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[Startup Bharat] With the likes of Bayer as clients, Mysuru’s Aasalabs is connecting agritech startups with corporates

Aasalabs’ VyavaSahaaya is an open innovation challenge platform that connects corporates, universities and foundations looking for digital agricultural solutions with agritech startups.

Sindhu Kashyap
31st May 2019
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Pharma major Bayer’s crop science division had a problem. The 150-year-old company was on the lookout for approaches to help farmers track, spot, and treat incidence of ‘fall armyworm’ in corn fields. While Bayer could do with innovative ideas, the problem posed a clear opportunity for several agritech startups. However, bringing corporates and startups together was a challenge. 


This is where Mysuru-based Aasalabs’ platform VyavaSahaaya came into play. 


VyavaSahaaya is an open innovation platform that connects corporate research bodies, universities, and foundations with agritech startups. Founded by Satish Bhavankar, Raghavendra KS, and Raghavendra Joshi, Aasalabs, while registered in Mysuru, has a development centre at Sandbox Startups Hubli. 


Aasalab

Founders of Aasalabs were colleagues before they decided to start up together and build VyavaSahaaya



What Aasalabs does 


VyavaSahaaya essentially offers a platform for businesses such as Bayer to share their challenges that have no established best-practice approach. For these challenges, problem solvers design actionable, scalable solutions.


“The ultimate objective is to fundamentally ‘open’ and transform the agri-food innovation processes,” says Satish.


For example, Bayer has a detailed list of needs and requirements on VyavaSahaaya. The platform connects with different startups or innovators who come up with different solutions.


“The organisation directly interacts with the startup, helps them and even guides their ideas, but the winner of the challenge will be one startup. What happens in the process though, is all startups get access and an understanding of prototyping, product-market fit, and other necessary elements,” says Satish.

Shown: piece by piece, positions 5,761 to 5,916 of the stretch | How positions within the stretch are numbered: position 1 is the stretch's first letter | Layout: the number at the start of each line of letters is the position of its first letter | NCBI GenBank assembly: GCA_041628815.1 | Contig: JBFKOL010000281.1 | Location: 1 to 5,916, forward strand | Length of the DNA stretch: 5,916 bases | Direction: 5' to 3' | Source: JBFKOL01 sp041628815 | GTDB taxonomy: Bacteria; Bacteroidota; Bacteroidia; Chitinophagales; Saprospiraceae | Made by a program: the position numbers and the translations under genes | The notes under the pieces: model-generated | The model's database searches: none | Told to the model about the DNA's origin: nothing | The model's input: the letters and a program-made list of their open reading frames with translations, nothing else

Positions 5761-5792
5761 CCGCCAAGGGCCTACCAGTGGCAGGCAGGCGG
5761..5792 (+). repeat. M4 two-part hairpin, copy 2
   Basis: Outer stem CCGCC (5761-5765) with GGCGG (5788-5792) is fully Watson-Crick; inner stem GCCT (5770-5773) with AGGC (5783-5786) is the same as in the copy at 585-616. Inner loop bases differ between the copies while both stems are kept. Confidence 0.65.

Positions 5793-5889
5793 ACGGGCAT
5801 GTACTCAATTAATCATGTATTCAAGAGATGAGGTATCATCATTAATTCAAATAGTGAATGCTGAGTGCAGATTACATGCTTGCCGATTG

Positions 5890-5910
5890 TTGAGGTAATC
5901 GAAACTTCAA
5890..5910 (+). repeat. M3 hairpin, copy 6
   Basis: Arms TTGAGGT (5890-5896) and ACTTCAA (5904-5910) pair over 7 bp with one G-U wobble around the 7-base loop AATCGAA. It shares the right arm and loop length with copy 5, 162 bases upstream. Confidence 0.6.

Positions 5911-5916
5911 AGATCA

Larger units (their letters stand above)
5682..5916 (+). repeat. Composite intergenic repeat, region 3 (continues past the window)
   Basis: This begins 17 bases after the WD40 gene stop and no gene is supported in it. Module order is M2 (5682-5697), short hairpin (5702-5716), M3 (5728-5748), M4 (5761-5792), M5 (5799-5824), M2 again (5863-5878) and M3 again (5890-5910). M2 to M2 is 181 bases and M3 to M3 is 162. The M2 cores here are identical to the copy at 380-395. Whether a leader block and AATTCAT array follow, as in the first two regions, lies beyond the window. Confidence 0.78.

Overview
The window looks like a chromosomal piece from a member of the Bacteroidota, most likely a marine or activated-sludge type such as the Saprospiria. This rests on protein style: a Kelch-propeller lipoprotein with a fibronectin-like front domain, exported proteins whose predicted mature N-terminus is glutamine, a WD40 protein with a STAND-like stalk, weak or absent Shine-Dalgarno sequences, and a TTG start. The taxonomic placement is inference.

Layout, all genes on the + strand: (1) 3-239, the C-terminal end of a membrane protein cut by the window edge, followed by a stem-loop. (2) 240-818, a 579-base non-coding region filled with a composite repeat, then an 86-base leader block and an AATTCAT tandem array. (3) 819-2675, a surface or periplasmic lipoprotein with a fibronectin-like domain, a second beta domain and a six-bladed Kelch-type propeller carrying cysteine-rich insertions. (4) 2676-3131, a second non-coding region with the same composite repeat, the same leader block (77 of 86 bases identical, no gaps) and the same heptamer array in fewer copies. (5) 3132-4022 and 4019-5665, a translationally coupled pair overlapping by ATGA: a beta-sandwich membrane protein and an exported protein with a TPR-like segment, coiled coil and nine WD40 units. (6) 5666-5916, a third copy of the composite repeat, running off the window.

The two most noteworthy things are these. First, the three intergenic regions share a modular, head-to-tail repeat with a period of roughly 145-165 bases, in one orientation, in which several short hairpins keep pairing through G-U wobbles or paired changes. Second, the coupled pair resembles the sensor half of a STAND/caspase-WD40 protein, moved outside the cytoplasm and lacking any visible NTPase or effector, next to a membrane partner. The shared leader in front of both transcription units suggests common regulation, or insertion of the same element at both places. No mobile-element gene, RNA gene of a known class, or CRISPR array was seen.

Challenges and overcoming them


Before starting Aasalabs, the co-founders were colleagues at Qwinix Technologies in Mysuru. Satish and Raghavendra KS worked on a volunteer management system at Qwinix. 


“I wanted to build a volunteer management system customised to India with open innovation to address the social challenges. I first pitched the idea in NUMA (accelerator), and I was guided to narrow down and concentrate on open innovation, which is a very interesting space,” says Satish. On further research, he narrowed down on agriculture and agritech.


To begin, VyavaSahaaya had to solve the chicken-or-egg problem of getting both sides on board, in adequate numbers, to create value. For this, the founders persuaded companies to launch multiple pilot challenges in private beta, and on-boarded problem solvers from diversified sectors through their own networks, and through word of mouth.


agritech

Agritech as a sector is steadily gaining prominence in India. According to YourStory Research, at least 13 agritech startups raised around $65.6 million in 2018.




“Initially, VyavaSahaaya had no models to follow. We had to work things out - first principles, and trial and error. Based on organisations’ feedback, we decided to have multiple pricing structures based on complexity, and a range of other factors,” says Satish. 


Now, the platform charges a flat hosting fee of Rs 75,000 from organisations, and takes 10 percent commission from the winning startup. 


To ensure seamless interaction between corporates and startups, the team designed the platform to enhance the value of direct and indirect network effects between participants. 


The market and growth 


Aasalabs has received a certificate of recognition from the Department for Promotion of Industry and Internal Trade (DPIIT) for its digital innovation, and was also facilitated by the BSE Social Impact Award 2019-TOP 50. 


The team currently works with Bayer, Deshpande Foundation, and Beanstalk Agritech. Bootstrapped at present, it took the co-founders 15 months to develop the platform at a cost of Rs 7 lakh. “We are on a healthy growth trajectory with about 2,000 unique hits on our platform, and a problem solver base of about 600 from diversified fields in India,” says Satish. 


Agritech as a sector is steadily gaining prominence. TartanSense, a robotics driven agritech startup, announced it had raised $2 million in seed funding led by Omnivore, Blume Ventures, and BEENEXT, while Pune-based agritech startup AgroStar on Wednesday raised $27 million in a Series C funding round led by Bertelsmann India.


According to YourStory Research, at least 13 agritech startups raised around $65.6 million in 2018, up over 21 percent from $54 million across 18 deals in 2017.


Speaking on their future plans, Satish says, “We aim to have a pan-India presence, and a brand that people associate with in terms of all flavours of innovation from lab to land, idea to implementation, and also making our presence felt globally.” 




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